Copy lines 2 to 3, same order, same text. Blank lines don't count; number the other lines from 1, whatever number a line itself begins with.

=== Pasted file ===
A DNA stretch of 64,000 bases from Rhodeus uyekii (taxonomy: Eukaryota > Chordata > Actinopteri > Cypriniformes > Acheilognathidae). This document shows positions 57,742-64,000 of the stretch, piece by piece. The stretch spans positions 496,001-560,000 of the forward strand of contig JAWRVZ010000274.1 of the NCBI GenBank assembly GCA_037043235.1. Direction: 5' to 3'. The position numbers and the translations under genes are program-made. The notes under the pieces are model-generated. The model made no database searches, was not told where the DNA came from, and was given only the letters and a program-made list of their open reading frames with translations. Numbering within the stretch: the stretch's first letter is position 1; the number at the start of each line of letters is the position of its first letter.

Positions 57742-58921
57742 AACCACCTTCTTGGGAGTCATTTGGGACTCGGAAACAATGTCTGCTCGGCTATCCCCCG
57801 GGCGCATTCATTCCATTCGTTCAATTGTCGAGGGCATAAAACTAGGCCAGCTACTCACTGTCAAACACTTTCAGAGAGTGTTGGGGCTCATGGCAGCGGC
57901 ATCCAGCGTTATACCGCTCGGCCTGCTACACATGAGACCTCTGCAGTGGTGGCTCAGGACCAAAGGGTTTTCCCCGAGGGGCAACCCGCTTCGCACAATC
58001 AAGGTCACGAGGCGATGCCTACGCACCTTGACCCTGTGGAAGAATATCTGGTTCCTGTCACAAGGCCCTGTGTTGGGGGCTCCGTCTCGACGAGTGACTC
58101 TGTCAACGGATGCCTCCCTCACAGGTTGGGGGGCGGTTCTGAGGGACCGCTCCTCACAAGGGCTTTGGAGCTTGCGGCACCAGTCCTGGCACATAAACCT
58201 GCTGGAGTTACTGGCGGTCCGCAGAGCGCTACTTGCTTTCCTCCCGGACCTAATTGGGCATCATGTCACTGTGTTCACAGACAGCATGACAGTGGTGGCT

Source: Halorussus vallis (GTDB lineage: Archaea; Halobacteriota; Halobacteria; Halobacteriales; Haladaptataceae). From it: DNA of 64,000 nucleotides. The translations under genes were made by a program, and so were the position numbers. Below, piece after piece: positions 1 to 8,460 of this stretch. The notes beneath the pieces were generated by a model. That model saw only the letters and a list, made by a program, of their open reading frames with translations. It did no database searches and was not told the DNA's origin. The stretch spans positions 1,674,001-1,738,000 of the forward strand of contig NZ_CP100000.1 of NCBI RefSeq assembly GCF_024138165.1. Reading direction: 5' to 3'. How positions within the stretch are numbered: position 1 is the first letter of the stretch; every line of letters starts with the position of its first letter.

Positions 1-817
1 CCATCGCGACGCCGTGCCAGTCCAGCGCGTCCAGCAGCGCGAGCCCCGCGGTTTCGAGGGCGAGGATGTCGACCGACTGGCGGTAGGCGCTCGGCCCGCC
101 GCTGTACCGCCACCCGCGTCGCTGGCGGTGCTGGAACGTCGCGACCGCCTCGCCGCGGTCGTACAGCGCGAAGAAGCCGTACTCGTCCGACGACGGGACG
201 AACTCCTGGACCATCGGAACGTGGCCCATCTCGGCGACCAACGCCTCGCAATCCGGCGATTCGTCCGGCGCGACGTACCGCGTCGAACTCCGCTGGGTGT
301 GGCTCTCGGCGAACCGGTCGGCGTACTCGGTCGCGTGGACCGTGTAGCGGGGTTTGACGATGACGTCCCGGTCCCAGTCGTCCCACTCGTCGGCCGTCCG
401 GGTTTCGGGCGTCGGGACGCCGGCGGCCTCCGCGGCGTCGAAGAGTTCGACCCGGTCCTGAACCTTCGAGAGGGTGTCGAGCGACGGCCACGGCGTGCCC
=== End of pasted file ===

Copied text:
Positions 57742-58921
57742 AACCACCTTCTTGGGAGTCATTTGGGACTCGGAAACAATGTCTGCTCGGCTATCCCCCG